German automaker Volkswagen (VW) is investing €15bn ($17.6bn) in the Chinese electric vehicle (EV) market, seeking to extend its push into the sector and its market share in the world's most lucrative EV market.
The investment, which will be completed by 2024, will take place in conjunction with three Chinese joint-venture (JV) partners — SAIC, FAW and JAC — and comes in addition to €33bn that the firm committed to e-mobility globally in 2019.
VW's partnerships in China stretch back to 1984, when the German firm partnered with Shanghai-based SAIC to form SAIC Volkswagen in a 50:50 partnership that runs until 2030. VW plans to launch a plant dedicated to new energy vehicle (NEV) production next month as part of this partnership. The facility will be one of two new plants with combined capacity of up to 600,000 units/yr — double the JV's NEV sales for 2019.
VW's partnership with FAW was formed in 1991, while the JAC partnership is the most recent — formed in 2017 and based in Anhui province. Earlier this month, VW upped its share of the JAC JV to 75pc after investing €1bn in JAC.
VW added that it plans to launch up to five additional battery electric vehicle (BEV) models by 2025, and to build a full-scale e-model factory and finish an R&D centre in Hefei. In total, VW will produce 15 models in China by 2025, of which 35pc will be fully electric and the remainder hybrid electric. The firm did not respond to Argus' request for further comment.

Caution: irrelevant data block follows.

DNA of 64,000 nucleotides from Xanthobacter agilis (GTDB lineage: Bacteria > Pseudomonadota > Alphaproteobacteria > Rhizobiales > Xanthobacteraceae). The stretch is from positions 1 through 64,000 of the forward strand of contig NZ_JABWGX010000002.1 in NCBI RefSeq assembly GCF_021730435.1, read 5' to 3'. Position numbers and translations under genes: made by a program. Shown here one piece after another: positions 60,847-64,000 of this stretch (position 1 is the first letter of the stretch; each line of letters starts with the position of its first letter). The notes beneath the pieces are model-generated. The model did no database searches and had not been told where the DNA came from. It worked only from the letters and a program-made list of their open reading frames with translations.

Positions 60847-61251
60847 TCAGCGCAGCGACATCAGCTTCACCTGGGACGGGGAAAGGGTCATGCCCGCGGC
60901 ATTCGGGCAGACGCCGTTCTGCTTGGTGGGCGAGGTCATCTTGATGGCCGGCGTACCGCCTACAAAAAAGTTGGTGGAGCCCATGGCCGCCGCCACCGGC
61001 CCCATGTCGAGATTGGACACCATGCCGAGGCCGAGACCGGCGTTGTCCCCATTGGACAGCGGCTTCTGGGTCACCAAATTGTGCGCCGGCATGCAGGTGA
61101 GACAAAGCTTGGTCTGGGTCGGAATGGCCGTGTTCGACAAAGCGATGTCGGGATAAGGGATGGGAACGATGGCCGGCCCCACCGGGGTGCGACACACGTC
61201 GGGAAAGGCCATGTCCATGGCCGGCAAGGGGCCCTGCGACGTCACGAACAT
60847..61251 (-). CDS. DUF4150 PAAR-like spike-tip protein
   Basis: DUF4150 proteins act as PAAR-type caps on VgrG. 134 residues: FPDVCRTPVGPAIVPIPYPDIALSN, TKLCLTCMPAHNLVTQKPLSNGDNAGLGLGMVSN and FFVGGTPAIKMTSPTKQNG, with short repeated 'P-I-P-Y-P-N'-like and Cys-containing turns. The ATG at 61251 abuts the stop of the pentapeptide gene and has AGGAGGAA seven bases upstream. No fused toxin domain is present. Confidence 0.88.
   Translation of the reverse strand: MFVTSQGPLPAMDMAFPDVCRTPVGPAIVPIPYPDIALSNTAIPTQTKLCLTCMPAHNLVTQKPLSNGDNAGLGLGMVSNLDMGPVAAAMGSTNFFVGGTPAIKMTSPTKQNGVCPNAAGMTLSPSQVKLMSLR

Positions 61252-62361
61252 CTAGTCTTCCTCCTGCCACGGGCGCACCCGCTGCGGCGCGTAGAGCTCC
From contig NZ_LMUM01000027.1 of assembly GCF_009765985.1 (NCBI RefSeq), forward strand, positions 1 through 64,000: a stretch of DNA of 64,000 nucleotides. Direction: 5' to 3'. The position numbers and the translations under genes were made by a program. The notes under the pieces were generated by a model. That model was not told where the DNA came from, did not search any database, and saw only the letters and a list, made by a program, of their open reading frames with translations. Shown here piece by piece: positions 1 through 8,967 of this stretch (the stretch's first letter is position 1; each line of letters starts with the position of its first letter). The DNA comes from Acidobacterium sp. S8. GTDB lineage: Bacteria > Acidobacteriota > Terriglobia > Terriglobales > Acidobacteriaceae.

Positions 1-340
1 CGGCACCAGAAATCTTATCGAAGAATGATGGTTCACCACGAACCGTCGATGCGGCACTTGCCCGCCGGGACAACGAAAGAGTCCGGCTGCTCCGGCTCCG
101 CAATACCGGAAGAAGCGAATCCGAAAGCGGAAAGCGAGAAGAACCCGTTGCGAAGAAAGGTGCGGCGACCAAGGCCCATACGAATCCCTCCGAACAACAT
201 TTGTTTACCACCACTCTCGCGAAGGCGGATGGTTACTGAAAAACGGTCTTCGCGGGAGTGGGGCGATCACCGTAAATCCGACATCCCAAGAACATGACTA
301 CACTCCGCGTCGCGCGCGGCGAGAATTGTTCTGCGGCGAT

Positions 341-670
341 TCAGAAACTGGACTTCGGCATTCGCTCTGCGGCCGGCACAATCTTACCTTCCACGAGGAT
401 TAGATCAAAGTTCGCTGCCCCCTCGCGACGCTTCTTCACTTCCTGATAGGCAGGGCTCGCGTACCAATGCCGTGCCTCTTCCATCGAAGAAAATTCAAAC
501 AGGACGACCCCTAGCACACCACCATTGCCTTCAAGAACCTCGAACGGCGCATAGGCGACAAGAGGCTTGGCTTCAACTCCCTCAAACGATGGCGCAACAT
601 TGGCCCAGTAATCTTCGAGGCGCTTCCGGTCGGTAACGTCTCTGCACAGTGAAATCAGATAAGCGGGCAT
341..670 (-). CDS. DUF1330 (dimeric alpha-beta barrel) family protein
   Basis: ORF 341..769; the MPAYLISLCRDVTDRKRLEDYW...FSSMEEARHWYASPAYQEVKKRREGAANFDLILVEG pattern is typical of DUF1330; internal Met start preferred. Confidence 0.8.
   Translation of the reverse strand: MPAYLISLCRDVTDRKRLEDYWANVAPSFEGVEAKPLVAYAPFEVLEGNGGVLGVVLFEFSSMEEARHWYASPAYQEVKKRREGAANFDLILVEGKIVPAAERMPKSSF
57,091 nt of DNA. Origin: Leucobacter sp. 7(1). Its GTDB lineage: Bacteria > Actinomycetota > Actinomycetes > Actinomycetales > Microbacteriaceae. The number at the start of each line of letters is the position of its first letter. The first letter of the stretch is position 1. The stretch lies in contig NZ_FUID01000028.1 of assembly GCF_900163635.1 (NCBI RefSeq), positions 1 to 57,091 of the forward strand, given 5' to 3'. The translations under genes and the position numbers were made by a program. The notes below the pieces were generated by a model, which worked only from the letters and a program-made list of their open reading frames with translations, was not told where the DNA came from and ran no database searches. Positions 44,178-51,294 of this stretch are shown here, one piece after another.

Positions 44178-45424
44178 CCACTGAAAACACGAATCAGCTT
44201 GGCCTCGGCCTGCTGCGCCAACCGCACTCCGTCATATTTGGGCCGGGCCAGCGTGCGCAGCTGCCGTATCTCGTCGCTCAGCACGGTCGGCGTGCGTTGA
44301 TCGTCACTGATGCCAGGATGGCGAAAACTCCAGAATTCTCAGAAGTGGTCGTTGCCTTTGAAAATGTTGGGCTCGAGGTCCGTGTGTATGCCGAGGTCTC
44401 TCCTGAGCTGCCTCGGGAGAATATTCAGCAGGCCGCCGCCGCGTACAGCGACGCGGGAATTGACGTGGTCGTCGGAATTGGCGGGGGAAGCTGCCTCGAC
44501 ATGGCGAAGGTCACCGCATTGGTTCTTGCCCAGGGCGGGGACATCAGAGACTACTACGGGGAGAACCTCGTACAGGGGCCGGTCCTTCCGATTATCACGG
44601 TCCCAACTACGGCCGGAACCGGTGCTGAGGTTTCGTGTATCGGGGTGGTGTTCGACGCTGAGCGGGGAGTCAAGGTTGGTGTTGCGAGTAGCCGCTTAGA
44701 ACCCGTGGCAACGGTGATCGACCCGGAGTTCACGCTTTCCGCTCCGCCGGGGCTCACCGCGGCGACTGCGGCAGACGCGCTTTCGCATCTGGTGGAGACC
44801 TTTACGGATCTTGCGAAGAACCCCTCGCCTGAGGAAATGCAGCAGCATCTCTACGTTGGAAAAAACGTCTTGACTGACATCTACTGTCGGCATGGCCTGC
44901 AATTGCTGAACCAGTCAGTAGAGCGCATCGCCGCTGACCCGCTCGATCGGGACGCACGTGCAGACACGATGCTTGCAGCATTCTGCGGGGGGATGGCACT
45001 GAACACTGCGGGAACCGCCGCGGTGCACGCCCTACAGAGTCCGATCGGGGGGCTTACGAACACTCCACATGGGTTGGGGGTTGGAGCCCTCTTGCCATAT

EV demand rising
VW's investment comes as demand for EVs in China starts to gather pace, despite the difficulties caused by Covid-19. NEV sales in China jumped by 25.8pc on the year to 109,000 in August, according to data from the China Association of Automobile Manufacturers (CAAM), with production rising more than 17pc to 106,000 units.
This rapid rise in production and sales is expected to lead to a rapid increase in demand for component parts over the next decade, with the Australian government estimating that lithium demand will rise to 502,000t by 2022, from 305,000t this year.
Much of this demand is expected to come from China, whose imports of lithium carbonate continue to rise — by 87pc on the year in July, according to the Australian government's quarterly review for resources and energy. VW is upping its battery supply partnerships with Chinese firms, and has moved to acquire a 26pc stake in battery manufacturer Gotion.
This article is reproduced at argusmedia.com